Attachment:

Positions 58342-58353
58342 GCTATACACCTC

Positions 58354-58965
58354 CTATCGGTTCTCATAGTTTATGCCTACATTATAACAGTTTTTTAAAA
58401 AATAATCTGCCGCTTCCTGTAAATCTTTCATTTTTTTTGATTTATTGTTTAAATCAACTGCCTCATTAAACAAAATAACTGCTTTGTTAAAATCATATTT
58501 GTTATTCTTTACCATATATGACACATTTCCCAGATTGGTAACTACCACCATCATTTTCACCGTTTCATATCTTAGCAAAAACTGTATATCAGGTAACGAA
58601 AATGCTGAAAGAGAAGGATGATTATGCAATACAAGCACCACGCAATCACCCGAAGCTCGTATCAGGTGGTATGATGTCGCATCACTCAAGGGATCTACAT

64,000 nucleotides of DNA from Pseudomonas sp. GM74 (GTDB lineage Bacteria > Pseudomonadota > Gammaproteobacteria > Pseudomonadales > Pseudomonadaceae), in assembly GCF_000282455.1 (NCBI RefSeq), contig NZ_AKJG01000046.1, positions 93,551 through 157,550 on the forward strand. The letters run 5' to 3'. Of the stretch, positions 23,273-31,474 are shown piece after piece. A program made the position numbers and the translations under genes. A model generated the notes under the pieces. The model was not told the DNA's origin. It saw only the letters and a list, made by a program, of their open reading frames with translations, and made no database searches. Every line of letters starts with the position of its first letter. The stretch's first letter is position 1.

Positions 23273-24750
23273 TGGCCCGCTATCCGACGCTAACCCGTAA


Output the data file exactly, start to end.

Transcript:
Positions 58342-58353
58342 GCTATACACCTC

Positions 58354-58965
58354 CTATCGGTTCTCATAGTTTATGCCTACATTATAACAGTTTTTTAAAA
58401 AATAATCTGCCGCTTCCTGTAAATCTTTCATTTTTTTTGATTTATTGTTTAAATCAACTGCCTCATTAAACAAAATAACTGCTTTGTTAAAATCATATTT
58501 GTTATTCTTTACCATATATGACACATTTCCCAGATTGGTAACTACCACCATCATTTTCACCGTTTCATATCTTAGCAAAAACTGTATATCAGGTAACGAA
58601 AATGCTGAAAGAGAAGGATGATTATGCAATACAAGCACCACGCAATCACCCGAAGCTCGTATCAGGTGGTATGATGTCGCATCACTCAAGGGATCTACAT

64,000 nucleotides of DNA from Pseudomonas sp. GM74 (GTDB lineage Bacteria > Pseudomonadota > Gammaproteobacteria > Pseudomonadales > Pseudomonadaceae), in assembly GCF_000282455.1 (NCBI RefSeq), contig NZ_AKJG01000046.1, positions 93,551 through 157,550 on the forward strand. The letters run 5' to 3'. Of the stretch, positions 23,273-31,474 are shown piece after piece. A program made the position numbers and the translations under genes. A model generated the notes under the pieces. The model was not told the DNA's origin. It saw only the letters and a list, made by a program, of their open reading frames with translations, and made no database searches. Every line of letters starts with the position of its first letter. The stretch's first letter is position 1.

Positions 23273-24750
23273 TGGCCCGCTATCCGACGCTAACCCGTAA